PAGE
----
Last Friday, September 25, was Troy Night Out—sure, the town is quaint and there’s a lot to do there, but that happens once a month. I was going somewhere even more special. I was attending Rensselaer Outing Club’s traditional first trip of the year to Lake George, which is appropriately dubbed as “Fall Lake George.” For this trip, ROC rents an entire island (it’s called Turtle Island, how cool is that?) and allows participants free reign.
On Friday afternoon, I found myself sitting in a Mini Cooper in the middle of traffic. Nathan Dorer ’18 (a fabulous driver who likes to congratulate himself on his driving stunts) bounced in his seat to the music while driving, which was only the start to a weekend full of throwback songs. In a short hour, we arrived at the mainland check-in, where people went their separate ways. There were two options for transportation to the island. First, you could paddle your own canoe with two friends (the brave and bold), which took an hour and some serious tricep workouts. Otherwise, you could take a powerboat with five others (lazy bums, like myself), which would only take 20 minutes at most, though there was a chance of getting wet, but who doesn’t love that? Once I arrived, I was informed that I could settle anywhere on the island, which has a perimeter that takes about 25 minutes to walk. Naturally, I settled for a campsite that was two thirds of the way down the island (oh, so far). Just about every campsite on the island had a gorgeous view of the lake, other islands, and moon (disclaimer: only at night). I quickly discovered that the scenery was not the only gorgeous thing—the food that ROC prepared was beautiful to my hungry eyes and stomach as well.
While we were there, we feasted on grilled hamburgers, hot dogs, entire ears of corn (so juicy! so sweet!), steak, chicken, and for the final breakfast, eggs and sausages that we cooked ourselves. But for those who aren’t solely preoccupied with food like myself, there were also two very fun day trips on Saturday: hiking, canoeing, and rock climbing. Participants were shuttled to shore where there was a terrain suited for the activity, and spent most of the time between lunch and dinner scaling mountains. Rock climbers clambered up 85 feet of stone, and, according to Nathan, some hikers made a 2.75 mile hike to the top of a mountain, where everybody took an hour-and-a-half long nap before descending, for a round trip of 5.5 miles.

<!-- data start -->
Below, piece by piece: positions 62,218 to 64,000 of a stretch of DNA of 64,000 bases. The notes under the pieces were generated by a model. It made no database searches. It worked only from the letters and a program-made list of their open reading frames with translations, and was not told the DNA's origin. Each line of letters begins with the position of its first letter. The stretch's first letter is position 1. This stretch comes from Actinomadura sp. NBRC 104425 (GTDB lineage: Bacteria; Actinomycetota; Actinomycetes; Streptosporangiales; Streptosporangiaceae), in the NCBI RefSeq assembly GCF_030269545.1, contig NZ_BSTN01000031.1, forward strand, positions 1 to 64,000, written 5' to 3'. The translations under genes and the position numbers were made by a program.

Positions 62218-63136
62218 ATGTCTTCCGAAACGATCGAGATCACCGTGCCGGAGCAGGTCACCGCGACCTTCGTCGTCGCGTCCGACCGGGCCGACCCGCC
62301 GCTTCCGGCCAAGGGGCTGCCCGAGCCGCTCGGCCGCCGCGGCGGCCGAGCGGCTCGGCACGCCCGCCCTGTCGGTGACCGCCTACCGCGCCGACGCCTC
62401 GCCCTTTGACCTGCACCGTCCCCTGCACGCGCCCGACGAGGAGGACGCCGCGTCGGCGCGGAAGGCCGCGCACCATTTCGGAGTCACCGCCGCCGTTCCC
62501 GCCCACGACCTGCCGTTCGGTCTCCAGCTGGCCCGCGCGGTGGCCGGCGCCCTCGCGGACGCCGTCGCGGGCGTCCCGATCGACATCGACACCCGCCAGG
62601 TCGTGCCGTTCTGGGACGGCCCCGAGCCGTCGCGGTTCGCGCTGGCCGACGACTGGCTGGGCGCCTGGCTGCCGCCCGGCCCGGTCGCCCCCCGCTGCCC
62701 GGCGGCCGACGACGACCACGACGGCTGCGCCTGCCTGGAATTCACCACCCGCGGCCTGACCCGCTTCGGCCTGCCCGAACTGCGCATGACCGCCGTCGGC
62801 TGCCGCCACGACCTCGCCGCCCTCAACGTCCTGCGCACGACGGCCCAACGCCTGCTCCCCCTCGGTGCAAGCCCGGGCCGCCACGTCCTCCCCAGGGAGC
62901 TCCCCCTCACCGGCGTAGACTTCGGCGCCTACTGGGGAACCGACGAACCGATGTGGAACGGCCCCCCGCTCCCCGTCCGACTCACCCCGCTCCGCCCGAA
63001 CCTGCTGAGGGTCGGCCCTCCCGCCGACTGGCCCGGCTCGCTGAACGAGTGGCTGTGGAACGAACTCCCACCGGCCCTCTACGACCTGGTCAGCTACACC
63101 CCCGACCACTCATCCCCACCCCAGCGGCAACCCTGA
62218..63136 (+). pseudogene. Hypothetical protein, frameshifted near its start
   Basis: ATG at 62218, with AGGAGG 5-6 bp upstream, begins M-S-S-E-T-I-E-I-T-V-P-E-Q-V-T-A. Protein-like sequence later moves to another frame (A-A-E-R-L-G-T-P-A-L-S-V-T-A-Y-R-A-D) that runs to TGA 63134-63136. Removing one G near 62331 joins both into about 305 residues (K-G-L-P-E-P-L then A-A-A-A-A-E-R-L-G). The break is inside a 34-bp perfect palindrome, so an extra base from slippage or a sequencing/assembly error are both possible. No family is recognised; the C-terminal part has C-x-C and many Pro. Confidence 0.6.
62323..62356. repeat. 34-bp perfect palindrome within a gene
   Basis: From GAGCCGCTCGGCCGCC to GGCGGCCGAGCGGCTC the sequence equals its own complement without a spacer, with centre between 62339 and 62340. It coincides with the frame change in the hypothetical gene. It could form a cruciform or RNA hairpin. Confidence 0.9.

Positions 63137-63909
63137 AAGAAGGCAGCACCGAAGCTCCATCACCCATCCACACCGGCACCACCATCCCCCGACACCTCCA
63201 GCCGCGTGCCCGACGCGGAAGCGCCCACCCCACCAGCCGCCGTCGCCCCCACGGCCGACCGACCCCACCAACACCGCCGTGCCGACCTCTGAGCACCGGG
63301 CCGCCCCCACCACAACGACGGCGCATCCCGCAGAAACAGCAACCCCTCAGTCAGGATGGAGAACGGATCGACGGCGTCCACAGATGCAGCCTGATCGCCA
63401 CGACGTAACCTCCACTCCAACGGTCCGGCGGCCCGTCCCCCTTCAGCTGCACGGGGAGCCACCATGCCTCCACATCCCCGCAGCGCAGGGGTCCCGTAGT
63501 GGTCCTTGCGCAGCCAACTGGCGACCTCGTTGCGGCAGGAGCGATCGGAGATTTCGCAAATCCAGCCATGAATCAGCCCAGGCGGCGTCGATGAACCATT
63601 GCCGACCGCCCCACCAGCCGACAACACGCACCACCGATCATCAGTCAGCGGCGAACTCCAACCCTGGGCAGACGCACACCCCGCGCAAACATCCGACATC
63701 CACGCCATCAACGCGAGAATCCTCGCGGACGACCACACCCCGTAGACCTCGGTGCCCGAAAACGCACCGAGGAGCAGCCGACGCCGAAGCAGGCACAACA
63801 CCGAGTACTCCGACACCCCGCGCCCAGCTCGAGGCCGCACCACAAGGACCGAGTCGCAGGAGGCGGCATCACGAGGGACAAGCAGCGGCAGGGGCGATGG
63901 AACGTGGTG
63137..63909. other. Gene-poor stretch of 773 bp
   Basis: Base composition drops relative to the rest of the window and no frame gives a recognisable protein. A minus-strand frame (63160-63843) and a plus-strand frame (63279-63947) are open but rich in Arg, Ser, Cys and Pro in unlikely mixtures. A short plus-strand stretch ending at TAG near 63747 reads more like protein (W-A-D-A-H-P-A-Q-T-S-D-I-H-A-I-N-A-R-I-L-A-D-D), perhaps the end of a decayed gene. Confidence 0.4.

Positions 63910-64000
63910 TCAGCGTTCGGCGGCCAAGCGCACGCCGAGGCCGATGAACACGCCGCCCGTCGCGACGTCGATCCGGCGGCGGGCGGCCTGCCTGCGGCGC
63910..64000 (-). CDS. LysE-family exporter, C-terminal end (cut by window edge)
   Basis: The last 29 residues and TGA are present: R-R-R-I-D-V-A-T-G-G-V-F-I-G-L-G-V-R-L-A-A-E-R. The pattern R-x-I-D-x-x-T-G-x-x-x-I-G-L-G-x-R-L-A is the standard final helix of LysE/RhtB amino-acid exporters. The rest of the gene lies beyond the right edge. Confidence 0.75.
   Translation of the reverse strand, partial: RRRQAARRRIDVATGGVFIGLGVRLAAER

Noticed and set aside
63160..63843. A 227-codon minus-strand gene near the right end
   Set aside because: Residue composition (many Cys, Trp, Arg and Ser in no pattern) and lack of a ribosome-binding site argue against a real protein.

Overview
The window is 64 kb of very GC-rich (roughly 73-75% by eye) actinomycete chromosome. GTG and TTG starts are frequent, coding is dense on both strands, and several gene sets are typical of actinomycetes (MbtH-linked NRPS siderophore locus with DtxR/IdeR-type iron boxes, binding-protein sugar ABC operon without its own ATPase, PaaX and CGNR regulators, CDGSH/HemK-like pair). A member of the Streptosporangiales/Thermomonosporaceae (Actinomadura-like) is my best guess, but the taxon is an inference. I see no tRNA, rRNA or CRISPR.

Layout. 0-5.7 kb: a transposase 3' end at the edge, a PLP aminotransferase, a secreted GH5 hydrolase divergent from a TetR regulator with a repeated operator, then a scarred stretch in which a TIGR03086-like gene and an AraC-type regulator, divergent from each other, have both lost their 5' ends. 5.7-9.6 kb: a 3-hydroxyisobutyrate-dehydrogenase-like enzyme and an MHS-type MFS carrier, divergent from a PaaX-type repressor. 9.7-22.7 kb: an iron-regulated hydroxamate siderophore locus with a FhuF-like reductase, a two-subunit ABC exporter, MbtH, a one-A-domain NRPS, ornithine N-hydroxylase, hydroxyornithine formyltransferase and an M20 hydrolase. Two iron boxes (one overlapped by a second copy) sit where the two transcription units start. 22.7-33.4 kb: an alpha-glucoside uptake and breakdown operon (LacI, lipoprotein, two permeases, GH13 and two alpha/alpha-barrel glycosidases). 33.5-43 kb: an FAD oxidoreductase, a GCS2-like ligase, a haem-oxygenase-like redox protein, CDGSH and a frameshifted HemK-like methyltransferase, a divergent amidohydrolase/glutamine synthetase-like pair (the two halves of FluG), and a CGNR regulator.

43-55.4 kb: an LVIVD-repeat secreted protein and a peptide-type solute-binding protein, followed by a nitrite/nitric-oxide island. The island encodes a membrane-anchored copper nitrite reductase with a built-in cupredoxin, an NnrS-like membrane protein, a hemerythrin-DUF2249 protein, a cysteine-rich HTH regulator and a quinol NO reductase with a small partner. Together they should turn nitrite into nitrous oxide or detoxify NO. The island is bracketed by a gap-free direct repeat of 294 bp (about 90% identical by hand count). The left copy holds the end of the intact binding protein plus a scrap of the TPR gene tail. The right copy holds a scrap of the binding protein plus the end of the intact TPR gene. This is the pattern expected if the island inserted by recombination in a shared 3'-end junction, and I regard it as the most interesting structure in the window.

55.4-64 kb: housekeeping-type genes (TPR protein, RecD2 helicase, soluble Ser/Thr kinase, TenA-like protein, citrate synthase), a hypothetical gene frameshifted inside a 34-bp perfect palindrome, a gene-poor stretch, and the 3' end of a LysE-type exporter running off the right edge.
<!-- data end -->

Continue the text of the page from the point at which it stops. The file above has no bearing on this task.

Unfortunately, being the late waker that I am, I missed the activities, and spent the day wandering the island with newfound friends (time lapse and chill, anyone?), and even having a five hour long ’90s and 2000’s jam session. But that’s the beauty of Fall Lake George: this trip is the perfect chance to do what you want, whether that involves hardcore nature lovin’ of the athletic variety or the lazy stargazer variety. Everybody just did what they wanted and grouped together to make friends with others who did the same.
Now, I’m not saying it was the perfect experience—the trip wasn’t the most organized (or at least information wasn’t communicated well). Meal times were not announced to everyone clearly. I found myself waiting well over an hour for the boat ride back to civilization; Nathan discovered that he was obligated to canoe on the way back as well, despite there being more than enough time for the boat to make extra trips, which would have been good to know before choosing to canoe. It definitely felt like things would’ve been chaotic if there were 150 people, which is apparently the attendance that they saw last year. But, in the end, it was a good experience which I would strongly recommend to anyone who doesn’t hate nature. Simply keep in mind that the same rule that applies to the rest of RPI applies to ROC as well: the opportunities are there for you to take, and it’s up to you to decide what you make of it.